Hillary Clinton has won Vermont and its three electoral votes, the Associated Press reported just before 7 p.m. Eastern on Tuesday. The state was among the first to be called in the presidential election.
Bernie Sanders came out hard on behalf of Clinton in the general election, and Clinton was expected to take Vermont handily.
Vermont is a reliably liberal, Democratic source of three electoral votes, and Hillary Clinton has led Donald Trump by double-digits for the past few months. As of Election Day, she was projected to win the state 27.4 points ahead of Trump, and she had a 98.1% chance of winning Vermont according to FiveThirtyEight.
Sanders, Vermont's popular independent senator who ran against Clinton in the Democratic primaries, was an important surrogate for the Democratic presidential nominee. He campaigned in nearby New Hampshire, as well as Pennsylvania, Arizona and other critical states in the closing weeks of the campaign.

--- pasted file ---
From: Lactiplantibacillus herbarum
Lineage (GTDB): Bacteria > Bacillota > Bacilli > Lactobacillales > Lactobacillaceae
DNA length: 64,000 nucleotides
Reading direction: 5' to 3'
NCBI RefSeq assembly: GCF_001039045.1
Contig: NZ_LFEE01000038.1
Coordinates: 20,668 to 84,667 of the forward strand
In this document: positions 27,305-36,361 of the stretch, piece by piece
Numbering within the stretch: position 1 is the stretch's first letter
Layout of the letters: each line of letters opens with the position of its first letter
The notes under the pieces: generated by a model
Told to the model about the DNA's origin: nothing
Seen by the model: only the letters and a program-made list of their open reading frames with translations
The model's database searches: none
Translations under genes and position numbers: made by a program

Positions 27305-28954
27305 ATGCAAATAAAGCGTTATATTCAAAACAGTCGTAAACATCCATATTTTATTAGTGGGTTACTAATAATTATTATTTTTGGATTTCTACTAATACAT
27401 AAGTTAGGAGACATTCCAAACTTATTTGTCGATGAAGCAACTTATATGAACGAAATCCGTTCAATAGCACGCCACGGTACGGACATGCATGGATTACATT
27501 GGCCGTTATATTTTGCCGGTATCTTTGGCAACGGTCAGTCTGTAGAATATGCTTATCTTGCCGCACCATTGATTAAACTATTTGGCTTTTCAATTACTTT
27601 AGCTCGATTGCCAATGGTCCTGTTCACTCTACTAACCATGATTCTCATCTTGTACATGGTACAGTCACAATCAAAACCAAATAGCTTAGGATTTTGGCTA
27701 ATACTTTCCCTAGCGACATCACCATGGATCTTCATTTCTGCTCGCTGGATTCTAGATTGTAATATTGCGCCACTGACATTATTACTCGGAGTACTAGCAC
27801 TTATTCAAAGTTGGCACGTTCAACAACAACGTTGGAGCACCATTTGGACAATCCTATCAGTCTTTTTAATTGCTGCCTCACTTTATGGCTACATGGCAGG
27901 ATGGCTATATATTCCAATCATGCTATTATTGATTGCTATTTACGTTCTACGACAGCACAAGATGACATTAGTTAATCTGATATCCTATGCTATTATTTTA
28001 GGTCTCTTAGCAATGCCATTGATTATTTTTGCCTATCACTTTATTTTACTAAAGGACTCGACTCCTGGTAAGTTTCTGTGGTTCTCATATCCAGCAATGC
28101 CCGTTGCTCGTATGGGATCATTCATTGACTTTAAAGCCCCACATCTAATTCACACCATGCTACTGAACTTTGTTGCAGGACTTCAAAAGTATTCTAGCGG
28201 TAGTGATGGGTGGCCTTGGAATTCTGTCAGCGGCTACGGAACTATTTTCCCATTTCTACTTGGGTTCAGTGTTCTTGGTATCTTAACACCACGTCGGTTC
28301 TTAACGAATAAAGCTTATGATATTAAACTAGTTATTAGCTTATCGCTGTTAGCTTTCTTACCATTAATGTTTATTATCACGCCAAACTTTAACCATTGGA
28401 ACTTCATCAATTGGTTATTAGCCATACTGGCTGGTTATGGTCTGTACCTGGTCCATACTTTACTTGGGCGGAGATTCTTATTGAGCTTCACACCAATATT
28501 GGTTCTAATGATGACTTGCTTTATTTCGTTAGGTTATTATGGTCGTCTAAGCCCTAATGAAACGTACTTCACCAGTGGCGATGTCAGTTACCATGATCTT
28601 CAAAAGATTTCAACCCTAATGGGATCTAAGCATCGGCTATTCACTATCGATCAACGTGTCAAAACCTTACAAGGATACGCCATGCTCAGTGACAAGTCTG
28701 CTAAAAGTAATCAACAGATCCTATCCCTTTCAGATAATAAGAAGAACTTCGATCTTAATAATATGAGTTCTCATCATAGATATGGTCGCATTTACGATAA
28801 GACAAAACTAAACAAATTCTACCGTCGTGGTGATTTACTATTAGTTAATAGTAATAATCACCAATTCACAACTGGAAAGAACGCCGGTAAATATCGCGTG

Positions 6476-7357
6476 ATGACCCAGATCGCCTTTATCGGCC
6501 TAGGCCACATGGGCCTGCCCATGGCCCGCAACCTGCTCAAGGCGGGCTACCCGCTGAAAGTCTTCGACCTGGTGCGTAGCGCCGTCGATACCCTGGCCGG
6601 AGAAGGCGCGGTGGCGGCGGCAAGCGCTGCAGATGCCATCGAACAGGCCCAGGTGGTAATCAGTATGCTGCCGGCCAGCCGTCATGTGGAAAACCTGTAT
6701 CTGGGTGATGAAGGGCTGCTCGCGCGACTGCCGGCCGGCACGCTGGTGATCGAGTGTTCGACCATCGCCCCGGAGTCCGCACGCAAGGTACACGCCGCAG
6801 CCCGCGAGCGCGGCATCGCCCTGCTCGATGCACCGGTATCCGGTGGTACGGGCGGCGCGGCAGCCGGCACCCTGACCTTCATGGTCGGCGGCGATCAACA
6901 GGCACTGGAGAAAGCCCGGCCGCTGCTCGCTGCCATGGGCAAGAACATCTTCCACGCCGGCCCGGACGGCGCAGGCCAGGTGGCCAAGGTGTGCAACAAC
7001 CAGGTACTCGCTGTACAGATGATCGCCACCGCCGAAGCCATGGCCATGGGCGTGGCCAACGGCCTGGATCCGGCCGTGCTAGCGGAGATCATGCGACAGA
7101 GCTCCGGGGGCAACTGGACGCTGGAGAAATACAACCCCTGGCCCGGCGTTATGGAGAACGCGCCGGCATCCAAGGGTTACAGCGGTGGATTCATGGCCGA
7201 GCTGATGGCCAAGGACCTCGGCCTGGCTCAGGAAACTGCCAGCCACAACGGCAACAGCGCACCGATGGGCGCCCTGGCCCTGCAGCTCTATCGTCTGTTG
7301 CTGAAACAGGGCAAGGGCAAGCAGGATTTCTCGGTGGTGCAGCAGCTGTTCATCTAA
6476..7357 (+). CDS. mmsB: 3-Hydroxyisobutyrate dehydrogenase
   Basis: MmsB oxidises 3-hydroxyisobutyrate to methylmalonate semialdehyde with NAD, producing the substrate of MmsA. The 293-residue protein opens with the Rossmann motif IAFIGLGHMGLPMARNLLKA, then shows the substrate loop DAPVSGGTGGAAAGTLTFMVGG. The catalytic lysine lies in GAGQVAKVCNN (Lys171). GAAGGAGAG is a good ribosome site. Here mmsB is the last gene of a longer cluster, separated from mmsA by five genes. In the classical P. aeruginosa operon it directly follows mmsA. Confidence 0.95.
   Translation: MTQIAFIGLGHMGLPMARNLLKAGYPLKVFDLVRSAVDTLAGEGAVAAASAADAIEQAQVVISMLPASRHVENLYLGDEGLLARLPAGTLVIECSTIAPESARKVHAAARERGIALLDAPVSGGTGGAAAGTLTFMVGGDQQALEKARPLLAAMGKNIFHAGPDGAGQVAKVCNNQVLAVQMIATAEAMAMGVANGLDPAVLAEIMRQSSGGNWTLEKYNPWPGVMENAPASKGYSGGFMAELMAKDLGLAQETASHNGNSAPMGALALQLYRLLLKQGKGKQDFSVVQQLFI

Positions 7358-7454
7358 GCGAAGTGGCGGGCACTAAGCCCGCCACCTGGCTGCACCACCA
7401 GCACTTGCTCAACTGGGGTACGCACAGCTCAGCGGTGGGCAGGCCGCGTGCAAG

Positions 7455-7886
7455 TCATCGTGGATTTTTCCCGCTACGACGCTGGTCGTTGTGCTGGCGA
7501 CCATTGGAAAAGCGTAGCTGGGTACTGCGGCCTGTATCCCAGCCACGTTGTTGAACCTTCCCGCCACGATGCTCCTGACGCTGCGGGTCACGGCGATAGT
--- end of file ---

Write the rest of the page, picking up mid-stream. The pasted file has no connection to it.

Otherwise, Vermont saw little attention from the two campaigns during the election season.
President Obama won Vermont by 35.6 points in 2012 and 37 points in 2008. Until 1992, Vermont was a reliably Republican state. But the state has trended blue since Bill Clinton, and the margin for Democrats there has become practically insurmountable in recent elections.
In some Vermont districts, absentee ballots came in at record numbers. Vermont is also electing a new governor, and Democratic candidate Sue Minter is hoping to become the second female governor.
Nov. 8, 2016, 7:05 p.m. Eastern: This story has been updated.